Shares of Palo Alto Networks Inc. ( PANW -2.70% ) climbed 15.9% in 2017, according to data from S&P Global Market Intelligence, after the next-gen security-platform company resolved execution issues early in the year to repeatedly beat Wall Street's expectations.
Palo Alto networks had a rough start to 2017, falling nearly 30% in the month of March alone on the heels of a weaker-than-expected quarter. For that, CEO Mark McLaughlin blamed "go-to-market execution issues" as the company overcomplicated its sales account coverage with too much market segmentation.
In response, however, Palo Alto Networks also insisted the issues were temporary, and promptly reorganized its account coverage model as well as investments in sales and marketing.
The stock all but recouped those early losses the following quarter, with shares rising nearly 13% in the month of June after the Palo Alto Networks announced record revenue and the second-highest number of new customers in company history.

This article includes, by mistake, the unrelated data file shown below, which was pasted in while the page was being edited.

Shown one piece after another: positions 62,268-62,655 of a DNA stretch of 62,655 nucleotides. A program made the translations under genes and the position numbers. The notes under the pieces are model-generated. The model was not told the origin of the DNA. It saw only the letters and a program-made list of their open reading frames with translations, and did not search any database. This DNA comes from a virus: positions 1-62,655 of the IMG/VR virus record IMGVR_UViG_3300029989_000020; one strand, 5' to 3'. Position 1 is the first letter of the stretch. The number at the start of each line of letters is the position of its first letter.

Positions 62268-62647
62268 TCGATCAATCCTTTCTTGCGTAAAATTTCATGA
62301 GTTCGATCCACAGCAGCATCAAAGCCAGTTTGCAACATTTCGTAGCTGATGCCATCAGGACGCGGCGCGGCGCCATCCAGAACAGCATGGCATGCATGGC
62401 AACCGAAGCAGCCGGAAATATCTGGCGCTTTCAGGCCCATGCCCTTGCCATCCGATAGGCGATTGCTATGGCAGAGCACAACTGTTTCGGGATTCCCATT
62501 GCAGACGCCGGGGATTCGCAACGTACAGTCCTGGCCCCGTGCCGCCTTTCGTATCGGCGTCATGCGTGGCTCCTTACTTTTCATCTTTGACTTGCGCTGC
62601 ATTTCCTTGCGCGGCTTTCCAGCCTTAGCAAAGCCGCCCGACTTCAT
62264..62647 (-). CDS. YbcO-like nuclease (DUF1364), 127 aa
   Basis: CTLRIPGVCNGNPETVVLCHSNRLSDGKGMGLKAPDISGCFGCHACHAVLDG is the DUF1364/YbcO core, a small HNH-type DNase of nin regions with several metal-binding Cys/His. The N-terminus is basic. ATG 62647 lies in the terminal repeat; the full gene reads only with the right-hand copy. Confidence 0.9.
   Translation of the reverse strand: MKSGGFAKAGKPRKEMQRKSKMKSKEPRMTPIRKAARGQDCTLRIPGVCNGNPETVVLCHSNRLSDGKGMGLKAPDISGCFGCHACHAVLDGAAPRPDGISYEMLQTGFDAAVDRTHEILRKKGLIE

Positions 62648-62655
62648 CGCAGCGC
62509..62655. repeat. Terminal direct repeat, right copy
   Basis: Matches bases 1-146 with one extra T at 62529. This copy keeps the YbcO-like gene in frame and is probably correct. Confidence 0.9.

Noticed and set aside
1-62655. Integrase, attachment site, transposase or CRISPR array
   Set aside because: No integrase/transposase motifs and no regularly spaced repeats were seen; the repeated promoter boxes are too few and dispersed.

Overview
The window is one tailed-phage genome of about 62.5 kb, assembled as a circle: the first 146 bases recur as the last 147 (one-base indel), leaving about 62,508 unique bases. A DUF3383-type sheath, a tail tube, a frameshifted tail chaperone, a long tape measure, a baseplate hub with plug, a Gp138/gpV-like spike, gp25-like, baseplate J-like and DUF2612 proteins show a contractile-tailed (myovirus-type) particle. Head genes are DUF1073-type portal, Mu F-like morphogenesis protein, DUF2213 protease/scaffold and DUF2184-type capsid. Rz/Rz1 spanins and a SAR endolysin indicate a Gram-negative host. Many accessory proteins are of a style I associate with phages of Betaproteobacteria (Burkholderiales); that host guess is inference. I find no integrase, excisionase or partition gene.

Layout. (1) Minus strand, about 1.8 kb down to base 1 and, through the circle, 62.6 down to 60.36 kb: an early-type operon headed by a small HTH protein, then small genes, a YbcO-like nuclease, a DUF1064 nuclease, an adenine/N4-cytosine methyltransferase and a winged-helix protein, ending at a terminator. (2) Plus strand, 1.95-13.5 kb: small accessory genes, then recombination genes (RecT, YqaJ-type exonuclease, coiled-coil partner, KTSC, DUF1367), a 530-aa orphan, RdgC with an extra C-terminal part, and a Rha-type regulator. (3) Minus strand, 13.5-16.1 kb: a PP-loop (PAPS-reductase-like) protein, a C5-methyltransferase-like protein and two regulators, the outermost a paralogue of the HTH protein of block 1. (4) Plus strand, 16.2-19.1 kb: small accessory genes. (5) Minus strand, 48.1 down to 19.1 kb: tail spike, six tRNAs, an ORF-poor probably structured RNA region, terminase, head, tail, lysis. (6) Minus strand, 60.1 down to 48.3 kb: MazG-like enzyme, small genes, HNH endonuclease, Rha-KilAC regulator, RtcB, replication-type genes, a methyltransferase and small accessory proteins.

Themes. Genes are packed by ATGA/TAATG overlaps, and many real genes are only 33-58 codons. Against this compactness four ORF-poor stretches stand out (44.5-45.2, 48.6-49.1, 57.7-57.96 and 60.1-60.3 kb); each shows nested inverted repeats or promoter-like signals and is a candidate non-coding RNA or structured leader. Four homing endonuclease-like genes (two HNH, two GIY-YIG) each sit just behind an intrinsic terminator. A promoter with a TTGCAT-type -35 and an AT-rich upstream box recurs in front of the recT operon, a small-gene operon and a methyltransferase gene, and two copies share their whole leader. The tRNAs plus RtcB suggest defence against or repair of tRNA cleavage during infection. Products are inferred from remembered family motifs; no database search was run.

"The integrated and highly automated prevention capabilities of our next-generation security platform continue to differentiate us in the market as we help our customers protect our digital way of life," McLaughlin added at the time.
Perhaps most important, Palo Alto Networks' sales reorganization appeared to be having the desired effect, putting its execution issues firmly in the past. In late August, the company confirmed another better-than-expected quarter after adding 3,000 new customers to its base -- its highest-ever number in any given period -- causing the stock to pop another 10% in a single day.
Most recently in November, Palo Alto Networks sustained its momentum by once again beating quarterly expectations and raising its full fiscal-year guidance. Revenue last quarter climbed 27% -- well above the rates of its industry peers -- and Palo Alto Networks added another 2,500 customers to bring its total to over 45,000.
For perspective, Palo Alto should be slated to release its next quarterly results in late February. When it does, investors will be comparing those figures to its latest guidance, which calls for revenue to climb 23% to 25% (to a range of $518 million to $528 million), and for adjusted earnings per share in the range of $0.78 to $0.80.
Given its recent habit of underpromising and overdelivering -- and barring a repeat of last year's early sales execution issues -- I won't be the least bit surprised if that guidance proves conservative.